Facebook got in hot water this spring over its evidently cavalier attitude toward the private data of its users, after it emerged that Cambridge Analytica accessed and weaponized the data of up to 87 million users through an online quiz taken by only about 300,000 people. But Facebook also had undisclosed arrangements with at least 60 device makers that gave Samsung, Apple, Amazon, Microsoft, BlackBerry, and other companies access to large amounts of data on users and their friends, The New York Times reports.
Facebook argued that these agreements, which it began signing in 2007 and started winding down in April, did not violate its terms of service or the 2011 consent decree it reached with the Federal Trade Commission because it considers the makers of hardware like smartphones and tablets "service providers" and an extension of Facebook, not third parties. The 2011 consent decree forbade Facebook from sharing the data of a user's friends without their explicit consent. The agreements with device makers allowed such activity, the Times says; according to its own research, a reporter who logged into a 2013 BlackBerry found the device had access to more than 50 types of information about him and his friends.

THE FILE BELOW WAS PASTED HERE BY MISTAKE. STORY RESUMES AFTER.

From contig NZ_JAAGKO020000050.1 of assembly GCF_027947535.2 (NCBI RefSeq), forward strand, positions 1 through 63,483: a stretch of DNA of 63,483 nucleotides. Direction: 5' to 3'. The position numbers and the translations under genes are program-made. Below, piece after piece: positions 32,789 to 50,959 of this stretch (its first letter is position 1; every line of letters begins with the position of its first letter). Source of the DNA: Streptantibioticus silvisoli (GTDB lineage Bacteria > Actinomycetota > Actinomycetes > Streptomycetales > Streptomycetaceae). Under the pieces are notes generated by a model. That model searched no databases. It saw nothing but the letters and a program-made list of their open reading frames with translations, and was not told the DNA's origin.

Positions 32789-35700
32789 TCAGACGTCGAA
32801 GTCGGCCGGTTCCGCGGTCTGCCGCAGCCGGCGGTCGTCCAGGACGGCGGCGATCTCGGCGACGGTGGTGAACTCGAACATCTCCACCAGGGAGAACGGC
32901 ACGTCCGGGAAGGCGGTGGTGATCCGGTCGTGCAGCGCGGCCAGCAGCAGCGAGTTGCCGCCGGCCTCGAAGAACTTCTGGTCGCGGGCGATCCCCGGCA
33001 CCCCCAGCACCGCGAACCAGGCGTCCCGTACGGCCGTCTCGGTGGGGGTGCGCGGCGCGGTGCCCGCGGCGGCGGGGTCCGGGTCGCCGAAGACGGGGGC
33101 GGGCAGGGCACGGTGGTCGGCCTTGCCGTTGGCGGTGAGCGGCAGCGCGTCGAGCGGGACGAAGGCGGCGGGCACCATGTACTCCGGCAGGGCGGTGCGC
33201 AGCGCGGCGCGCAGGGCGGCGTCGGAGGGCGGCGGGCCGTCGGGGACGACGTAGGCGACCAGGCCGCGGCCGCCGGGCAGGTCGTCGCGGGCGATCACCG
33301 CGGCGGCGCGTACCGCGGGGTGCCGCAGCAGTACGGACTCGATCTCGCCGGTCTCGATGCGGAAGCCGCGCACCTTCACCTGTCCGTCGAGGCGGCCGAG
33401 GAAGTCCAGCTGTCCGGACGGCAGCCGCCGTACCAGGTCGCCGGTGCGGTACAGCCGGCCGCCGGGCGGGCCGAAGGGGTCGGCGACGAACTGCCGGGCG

Former Facebook employees told the Times they were surprised Facebook allowed this to continue for so long. Sandy Parakilas said that before he left the company in 2012, "this was flagged internally as a privacy issue," and "it is shocking that this practice may still continue six years later." Former FTC chief technologist Ashkan Soltani compared the agreements to "having door locks installed, only to find out that the locksmith also gave keys to all of his friends so they can come in and rifle through your stuff without having to ask you for permission." You can read more about the agreements and the response from device makers at The New York Times.
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